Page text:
Have these more far right parties had a great deal of electoral success in terms of getting their members within parliaments, within local governments?
Yes, they have had some success. They’ve done quite well in the European Parliament for example which is less keenly contested and also where the electoral system favours more smaller parties. They have done well in some European countries, I mean they were part of the ruling coalition in Italy, in Austria. In the Netherlands the extremist party, perhaps not fully into the kind of classic far right frame, but nevertheless an extremist party supported the Government, the ruling coalition – the Freedom Party of Geert Wilders. So, they have enjoyed some success. And of course in Greece they secured about 15% of the votes and have around 30 seats in the Greek Parliament. So yes, they are sort of entering the mainstream politics. And also I think when one looks at local elections, as well you do see some success there.
You talk about the far right as if it could potentially be a unified group. But is there any evidence that there is cooperation or acting together by these parties within Greece, Austria, Scandinavia, France? Or are they more sort of isolated activities in different countries but pursuing a similar agenda?
Well, they all have their own agenda and in some cases they have different political agendas. And one shouldn’t forget as well that we have these groups in the eastern part of EU as well – in Hungary, in Slovakia and elsewhere. It is not just the Western European phenomenon. But what is true is that there is a great deal of information sharing among the groups in terms of tactics and strategies that resonate well with local voters and the use of sophisticated communication techniques. The use of social media for example is something which has been embraced by many of these parties quite successfully. And a concrete example of this was that when there was a proposal, if I recall it correctly, the proposal in Switzerland to ban mosques having visible minarets – within 24 hours of that proposal coming to light there were similar calls by extremist parties in Italy and in the Netherlands, and in the UK. That’s a concrete illustration of the fact that these groups are very much aware of one another and exchange the information. I think cooperation and collaboration maybe putting it too high but they are certainly exchanging information and ideas.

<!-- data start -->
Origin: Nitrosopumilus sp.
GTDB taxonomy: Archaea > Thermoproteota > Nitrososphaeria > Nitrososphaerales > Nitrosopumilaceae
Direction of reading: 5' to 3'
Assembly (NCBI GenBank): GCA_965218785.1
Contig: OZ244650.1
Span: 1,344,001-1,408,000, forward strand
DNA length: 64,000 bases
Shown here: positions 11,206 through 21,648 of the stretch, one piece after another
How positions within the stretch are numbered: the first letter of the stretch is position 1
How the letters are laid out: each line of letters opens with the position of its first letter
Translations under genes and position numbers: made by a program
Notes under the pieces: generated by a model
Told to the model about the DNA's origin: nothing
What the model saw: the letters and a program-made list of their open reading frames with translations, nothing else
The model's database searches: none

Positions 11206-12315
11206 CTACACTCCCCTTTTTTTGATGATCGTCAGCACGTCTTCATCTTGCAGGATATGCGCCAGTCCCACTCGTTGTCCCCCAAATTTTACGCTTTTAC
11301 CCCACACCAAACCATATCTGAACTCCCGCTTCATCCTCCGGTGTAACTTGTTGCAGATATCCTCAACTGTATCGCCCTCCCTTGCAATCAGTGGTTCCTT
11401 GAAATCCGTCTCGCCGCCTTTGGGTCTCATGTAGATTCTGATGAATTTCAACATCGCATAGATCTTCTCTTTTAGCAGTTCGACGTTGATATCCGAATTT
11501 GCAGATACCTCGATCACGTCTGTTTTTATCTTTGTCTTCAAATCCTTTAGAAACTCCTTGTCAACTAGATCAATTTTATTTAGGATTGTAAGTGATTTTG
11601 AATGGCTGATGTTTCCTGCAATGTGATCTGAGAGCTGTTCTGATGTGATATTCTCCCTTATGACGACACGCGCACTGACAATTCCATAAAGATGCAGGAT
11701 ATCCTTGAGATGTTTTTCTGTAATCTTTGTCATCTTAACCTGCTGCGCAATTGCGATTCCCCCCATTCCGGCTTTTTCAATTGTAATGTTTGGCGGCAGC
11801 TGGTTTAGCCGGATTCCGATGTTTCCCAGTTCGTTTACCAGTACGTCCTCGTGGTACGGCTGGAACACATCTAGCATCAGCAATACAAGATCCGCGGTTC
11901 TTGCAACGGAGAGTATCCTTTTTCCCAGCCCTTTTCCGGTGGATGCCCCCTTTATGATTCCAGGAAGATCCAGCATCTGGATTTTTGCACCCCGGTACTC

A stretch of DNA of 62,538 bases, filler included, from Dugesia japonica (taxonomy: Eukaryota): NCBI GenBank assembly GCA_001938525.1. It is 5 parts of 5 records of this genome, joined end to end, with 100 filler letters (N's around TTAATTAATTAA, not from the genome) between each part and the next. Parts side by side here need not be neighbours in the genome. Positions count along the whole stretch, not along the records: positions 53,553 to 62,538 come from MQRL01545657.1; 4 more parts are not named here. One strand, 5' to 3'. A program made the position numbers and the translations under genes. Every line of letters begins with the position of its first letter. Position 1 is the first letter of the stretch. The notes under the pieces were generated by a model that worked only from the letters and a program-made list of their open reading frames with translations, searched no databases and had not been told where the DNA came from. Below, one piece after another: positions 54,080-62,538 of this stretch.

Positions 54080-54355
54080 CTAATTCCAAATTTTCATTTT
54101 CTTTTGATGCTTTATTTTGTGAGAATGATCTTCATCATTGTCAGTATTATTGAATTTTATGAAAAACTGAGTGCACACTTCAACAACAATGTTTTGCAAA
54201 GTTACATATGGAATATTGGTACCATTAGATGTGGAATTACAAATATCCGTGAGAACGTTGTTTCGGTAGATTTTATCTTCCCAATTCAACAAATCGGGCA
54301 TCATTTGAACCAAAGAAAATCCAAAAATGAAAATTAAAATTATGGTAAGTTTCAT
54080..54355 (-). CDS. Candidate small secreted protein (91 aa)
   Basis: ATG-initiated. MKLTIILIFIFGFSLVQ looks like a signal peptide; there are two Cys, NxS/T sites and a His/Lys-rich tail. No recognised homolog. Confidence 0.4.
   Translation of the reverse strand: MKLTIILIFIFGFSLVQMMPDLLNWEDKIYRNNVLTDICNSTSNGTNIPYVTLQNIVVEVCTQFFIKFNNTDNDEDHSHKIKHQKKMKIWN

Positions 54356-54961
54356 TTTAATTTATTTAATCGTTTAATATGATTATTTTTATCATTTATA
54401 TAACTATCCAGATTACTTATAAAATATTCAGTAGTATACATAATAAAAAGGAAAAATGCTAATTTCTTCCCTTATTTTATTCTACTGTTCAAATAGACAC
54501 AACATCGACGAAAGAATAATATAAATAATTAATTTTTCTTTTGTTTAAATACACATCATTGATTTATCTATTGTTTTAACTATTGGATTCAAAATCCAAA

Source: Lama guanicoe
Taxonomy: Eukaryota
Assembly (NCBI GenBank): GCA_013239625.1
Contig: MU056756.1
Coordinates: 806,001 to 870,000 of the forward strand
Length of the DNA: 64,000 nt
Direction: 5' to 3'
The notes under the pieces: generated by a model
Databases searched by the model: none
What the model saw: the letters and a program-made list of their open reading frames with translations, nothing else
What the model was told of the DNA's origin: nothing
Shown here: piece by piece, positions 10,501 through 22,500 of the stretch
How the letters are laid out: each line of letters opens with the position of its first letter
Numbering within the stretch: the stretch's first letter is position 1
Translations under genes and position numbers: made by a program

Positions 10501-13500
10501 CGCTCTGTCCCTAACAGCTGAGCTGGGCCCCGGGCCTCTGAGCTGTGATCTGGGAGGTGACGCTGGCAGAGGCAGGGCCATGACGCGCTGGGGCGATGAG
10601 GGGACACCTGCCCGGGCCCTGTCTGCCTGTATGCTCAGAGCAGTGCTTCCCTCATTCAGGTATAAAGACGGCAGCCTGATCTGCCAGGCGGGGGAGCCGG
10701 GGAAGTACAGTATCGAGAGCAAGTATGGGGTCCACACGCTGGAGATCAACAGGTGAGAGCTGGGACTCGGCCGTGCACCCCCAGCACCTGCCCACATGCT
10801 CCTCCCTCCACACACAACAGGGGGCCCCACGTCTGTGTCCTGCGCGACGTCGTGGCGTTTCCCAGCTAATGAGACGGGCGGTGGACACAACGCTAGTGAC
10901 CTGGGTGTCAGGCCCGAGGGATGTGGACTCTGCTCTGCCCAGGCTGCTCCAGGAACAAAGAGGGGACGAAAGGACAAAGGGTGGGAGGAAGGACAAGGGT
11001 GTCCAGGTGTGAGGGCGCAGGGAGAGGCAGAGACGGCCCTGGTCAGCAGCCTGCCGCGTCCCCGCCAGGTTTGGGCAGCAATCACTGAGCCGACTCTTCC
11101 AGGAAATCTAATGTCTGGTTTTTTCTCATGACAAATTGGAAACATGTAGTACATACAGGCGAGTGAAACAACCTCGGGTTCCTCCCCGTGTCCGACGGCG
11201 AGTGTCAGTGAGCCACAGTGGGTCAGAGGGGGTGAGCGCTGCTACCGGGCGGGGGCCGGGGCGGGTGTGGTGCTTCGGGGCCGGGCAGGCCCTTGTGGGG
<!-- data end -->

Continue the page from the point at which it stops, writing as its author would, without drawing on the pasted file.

And one area of collaboration or collusion, if you like, that I saw was these various defense leagues that have appeared – the English Defense League, the Nordic Defense League, the German Defense League – that seems to promote the far right agenda very much targeted against Muslims as I understand.
Yes, I mean those are not the political parties that are kind of having their own impact in national politics. They are slightly more kind of marginalized groups that correspond perhaps to the more traditional view of kind of far right groups. They are organized. It is not clear to me that the Scandinavian groups and the Central European groups are that large. The English Defense League held a rally in one of the Scandinavian countries that was either this year or in the second half of last year. And the majority of people who attended were actually the English Defense League members and the numbers of people were actually quite small. I mean that is obviously a concern and something which the authorities I think now started to pay more attention to than they did before.
I think there is recognition, particularly after the massacre in Norway, that the far right groups have the potential to engage in violence in a way that means that they need to be monitored in the same way as Islamist groups need to be monitored. And perhaps the focus on Islamist terrorism has come at the expense of paying attention to the activities of these groups. But on the other hand I think that’s rather separate from the sort of political parties and their ties. I think that the phenomenon of a political party entering parliament, entering politics and through engaging in politics and the effect that it is having on mainstream politics is a more worrying part of the puzzle.